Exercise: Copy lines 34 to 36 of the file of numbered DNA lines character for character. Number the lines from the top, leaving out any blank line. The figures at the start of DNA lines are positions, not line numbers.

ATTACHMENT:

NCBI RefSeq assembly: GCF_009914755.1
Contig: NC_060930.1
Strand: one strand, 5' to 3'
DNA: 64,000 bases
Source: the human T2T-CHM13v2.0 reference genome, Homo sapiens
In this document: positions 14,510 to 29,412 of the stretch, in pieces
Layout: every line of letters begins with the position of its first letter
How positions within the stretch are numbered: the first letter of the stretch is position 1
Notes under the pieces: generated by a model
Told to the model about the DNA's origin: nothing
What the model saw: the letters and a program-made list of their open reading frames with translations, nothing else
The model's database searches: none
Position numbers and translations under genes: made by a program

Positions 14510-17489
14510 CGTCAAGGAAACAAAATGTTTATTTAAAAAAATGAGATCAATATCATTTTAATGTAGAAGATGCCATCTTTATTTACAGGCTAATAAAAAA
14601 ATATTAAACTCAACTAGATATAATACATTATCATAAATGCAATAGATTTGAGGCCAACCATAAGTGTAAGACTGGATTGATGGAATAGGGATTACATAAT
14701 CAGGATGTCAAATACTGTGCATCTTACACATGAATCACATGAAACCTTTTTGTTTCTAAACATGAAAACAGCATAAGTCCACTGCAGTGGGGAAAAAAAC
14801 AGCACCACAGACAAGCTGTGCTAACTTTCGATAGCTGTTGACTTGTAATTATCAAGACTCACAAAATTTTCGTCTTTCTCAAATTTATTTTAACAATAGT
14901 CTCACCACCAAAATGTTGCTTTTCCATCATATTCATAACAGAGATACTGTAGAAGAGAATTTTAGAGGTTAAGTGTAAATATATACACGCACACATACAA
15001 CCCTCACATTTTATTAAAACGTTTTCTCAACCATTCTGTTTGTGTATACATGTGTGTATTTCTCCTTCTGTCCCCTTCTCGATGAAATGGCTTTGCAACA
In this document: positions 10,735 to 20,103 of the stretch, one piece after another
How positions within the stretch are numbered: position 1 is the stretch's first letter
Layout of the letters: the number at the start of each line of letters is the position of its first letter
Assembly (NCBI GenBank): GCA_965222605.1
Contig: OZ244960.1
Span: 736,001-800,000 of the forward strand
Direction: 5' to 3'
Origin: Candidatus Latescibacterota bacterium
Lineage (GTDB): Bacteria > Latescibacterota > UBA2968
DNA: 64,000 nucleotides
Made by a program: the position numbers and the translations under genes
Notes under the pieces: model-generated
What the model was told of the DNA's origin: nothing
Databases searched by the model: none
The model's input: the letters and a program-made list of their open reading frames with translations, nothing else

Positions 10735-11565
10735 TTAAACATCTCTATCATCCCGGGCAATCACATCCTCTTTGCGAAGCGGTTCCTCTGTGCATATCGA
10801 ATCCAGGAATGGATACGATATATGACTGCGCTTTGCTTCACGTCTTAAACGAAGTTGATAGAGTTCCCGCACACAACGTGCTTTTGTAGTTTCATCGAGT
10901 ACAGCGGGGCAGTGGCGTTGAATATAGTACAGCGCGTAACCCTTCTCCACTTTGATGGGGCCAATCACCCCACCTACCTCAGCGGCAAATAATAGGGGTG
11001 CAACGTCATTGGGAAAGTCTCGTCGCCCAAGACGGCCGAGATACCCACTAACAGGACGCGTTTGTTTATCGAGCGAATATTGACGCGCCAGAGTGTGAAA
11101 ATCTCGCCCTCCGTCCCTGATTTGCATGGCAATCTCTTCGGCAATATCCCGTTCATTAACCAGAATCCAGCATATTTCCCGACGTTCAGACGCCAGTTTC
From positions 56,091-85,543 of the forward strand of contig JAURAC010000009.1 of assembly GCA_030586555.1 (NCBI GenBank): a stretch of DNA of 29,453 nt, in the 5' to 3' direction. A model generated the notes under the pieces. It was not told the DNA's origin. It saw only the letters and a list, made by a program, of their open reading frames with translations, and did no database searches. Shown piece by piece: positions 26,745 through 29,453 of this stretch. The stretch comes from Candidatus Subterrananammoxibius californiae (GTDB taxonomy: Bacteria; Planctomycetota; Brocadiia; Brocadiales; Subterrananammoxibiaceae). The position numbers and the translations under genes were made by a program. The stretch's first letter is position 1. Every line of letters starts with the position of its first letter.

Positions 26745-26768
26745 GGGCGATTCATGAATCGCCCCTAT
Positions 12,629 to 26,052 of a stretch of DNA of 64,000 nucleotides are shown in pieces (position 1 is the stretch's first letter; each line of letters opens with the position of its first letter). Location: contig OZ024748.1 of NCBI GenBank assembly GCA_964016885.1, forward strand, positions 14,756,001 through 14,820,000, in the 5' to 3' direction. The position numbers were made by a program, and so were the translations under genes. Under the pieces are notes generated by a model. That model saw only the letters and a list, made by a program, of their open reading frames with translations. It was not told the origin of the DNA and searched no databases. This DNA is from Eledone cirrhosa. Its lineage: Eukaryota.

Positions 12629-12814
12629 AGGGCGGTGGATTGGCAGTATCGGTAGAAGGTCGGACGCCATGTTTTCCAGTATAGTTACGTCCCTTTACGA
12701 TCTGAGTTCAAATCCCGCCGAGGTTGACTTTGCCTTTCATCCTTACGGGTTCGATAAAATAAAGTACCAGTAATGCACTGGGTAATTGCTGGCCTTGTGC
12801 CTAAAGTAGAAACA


Databases searched by the model: none
The model's input: the letters and a program-made list of their open reading frames with translations, nothing else

Positions 10735-11565